One of the coolest “utility” boxes I’ve seen lately is a Cal Coast Fishing Battle Box (MSRP $42.99). At 14 x 10 inches, it’s sized like other stackable boxes, but has an assembly of “Ammo Cans,” small, transparent cylindrical canisters that fit jigheads, tungsten or lead weights, hooks, or other terminal tackle. Slotted black foam inserts secure up to 24 individual Ammo Cans. Inserts can also be cut and customized to leave room for other terminal tackle items. The underside of the lid can be further customized with a waterproof canvas “Ammo Pouch” for holding individual hook packs. Battle Boxes have become popular among kayak anglers as well as tournament co-anglers.
A slightly different, though equally valuable terminal tackle box is the aforementioned Bass Mafia Terminal Coffin (14 x 9.5 inches). Composed of an almost unbreakable frame, waterproof seals, and stainless-steel hinges, Bass Mafia boxes employ opaque lids that prevent water, dirt, and sun damage, while concealing their contents from co-anglers or tournament competitors. The customizable Terminal Coffin offers room for six small, modular storage units, including Hook Coffins and Weight Coffins. The entire front row is dedicated to miscellaneous storage, including split rings, glue, markers, or other items.
Also from Bass Mafia, the Ice Box 3700 boasts super-deluxe tackle accommodations in a standard sized, stackable box. Like other premium next-gen tackle storage, the Ice Box costs a bit more (MSRP $28.99) than standard boxes, but its lifetime durability and ability to safeguard your baits make it a good investment. The Ice Box is nearly indestructible, with dual high-grade latches, water-tight seal, and up to 48 customizable compartments.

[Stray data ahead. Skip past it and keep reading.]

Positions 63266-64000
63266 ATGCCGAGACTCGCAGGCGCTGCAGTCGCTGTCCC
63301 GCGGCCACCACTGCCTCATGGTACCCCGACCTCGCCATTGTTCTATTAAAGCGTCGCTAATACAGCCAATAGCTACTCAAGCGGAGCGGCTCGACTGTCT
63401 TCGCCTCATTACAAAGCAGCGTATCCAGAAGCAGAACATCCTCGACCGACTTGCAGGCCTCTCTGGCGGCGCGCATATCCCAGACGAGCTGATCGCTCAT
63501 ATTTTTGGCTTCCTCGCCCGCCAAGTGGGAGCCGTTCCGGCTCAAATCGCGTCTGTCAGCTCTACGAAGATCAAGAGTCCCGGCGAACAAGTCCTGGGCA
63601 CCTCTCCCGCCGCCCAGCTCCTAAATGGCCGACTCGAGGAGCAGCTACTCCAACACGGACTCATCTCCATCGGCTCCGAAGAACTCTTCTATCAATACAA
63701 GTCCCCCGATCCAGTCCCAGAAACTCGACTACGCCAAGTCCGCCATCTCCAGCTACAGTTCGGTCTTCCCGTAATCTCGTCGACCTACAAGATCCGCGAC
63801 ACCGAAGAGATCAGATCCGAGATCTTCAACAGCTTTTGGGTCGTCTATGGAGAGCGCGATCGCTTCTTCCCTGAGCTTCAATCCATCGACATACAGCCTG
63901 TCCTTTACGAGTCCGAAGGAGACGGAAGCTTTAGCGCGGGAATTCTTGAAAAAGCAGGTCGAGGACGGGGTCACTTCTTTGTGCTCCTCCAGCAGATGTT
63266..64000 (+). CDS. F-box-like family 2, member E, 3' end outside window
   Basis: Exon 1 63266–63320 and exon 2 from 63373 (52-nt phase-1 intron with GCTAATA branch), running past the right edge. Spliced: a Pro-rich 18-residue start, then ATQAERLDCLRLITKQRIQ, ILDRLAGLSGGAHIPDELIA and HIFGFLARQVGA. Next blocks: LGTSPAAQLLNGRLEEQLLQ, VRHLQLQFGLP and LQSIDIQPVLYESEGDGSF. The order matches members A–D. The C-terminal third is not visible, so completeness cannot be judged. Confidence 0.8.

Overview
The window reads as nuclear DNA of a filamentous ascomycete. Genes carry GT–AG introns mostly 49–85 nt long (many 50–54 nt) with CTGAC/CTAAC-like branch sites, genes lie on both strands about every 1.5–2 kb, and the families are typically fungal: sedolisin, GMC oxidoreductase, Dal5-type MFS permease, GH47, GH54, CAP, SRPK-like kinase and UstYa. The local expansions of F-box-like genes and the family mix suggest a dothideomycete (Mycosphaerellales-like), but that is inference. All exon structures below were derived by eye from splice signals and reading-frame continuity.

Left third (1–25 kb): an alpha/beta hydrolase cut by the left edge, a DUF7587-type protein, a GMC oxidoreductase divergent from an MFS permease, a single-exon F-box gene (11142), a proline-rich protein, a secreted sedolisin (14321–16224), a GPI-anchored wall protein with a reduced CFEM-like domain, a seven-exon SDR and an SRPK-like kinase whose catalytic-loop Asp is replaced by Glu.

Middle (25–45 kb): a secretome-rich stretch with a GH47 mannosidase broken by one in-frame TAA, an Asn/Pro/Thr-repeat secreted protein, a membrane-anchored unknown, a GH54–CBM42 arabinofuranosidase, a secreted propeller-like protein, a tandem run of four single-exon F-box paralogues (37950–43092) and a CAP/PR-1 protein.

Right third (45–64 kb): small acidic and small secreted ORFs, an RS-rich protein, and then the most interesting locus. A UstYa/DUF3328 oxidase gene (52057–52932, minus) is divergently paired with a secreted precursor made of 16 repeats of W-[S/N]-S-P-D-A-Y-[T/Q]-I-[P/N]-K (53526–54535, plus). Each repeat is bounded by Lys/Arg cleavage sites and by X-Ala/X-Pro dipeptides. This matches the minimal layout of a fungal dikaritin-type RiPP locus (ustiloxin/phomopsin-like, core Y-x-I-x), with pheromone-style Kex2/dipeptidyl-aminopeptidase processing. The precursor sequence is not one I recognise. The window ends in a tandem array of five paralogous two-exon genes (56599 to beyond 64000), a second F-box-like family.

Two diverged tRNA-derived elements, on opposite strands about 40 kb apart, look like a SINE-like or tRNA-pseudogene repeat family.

Another box made for storing tungsten weights is Gruv Fishing’s Tungsten Vault. The 5- x 4-inch box, like all Gruv boxes, features a super-tough, durable polycarbonate shell, stainless-steel hinge pins, and clear lid for maximum visibility. An extra-strong “neodymium magnetic closure” provides a snug open and close. Inside, 50 silicone “docks” form around each tungsten weight, holding it in place. Five different sized silicone docks provide anchor points for weights from 1/16 to 11/2 ounces.
You can’t help but appreciate the approach taken by the folks at Gruv, who offer several other unique designs, such as the Hard Bait Box and Big Jig Box. The Hard Bait box uses silicone anchors to hold and isolate 14 to 30 hardbaits of varying sizes. The Big Jig Box is a larger version of the Micro Jig Box and has molded silicone slits providing solid hook-anchor points that align jigs in straight rows. All my hair jigs will be finding new homes inside Gruv boxes, which are the best jig boxes I’ve used.
The entire Plano Edge series is equally impressive. The Edge Terminal box matches the 3700-size footprint, preloaded with over 20 individual, recessed compartments and lift-out boxes with their own lids. Three specialty weight crates sport high-density foam slots that eliminate rattling and store weights in perfect rows.
All Edge series boxes feature easy-to-open, one-handed latches. A blank white label on the outer edge allows for quick ID. Boxes also offer a waterproof O-ring seal around the outer edge, a water-wicking desiccant divider, and infused rust restrictors. Precut tray dividers allow airflow and won’t let hooks slide into neighboring compartments. The clear lid is crack proof and heavy-duty steel pin hinges bolster box longevity.
Four basic storage models, including standard and deep 3700s plus six specialized boxes cover all bases, from the Edge Spinnerbait, Plastics, and Crank XL. The Crank XL uses silicone fingers to hold baits snug and prevent hook tangles. The Edge Jig box also isolates individual jigs with special vertical dividers. Which reminds me to add one more item to the off-season to-do list: Move the ChatterBait collection into a new smart box, ASAP.
*In-Fisherman Field Editor Cory Schmidt is an outstanding multispecies angler who writes for all In-Fisherman publications, often on gear and equipment topics.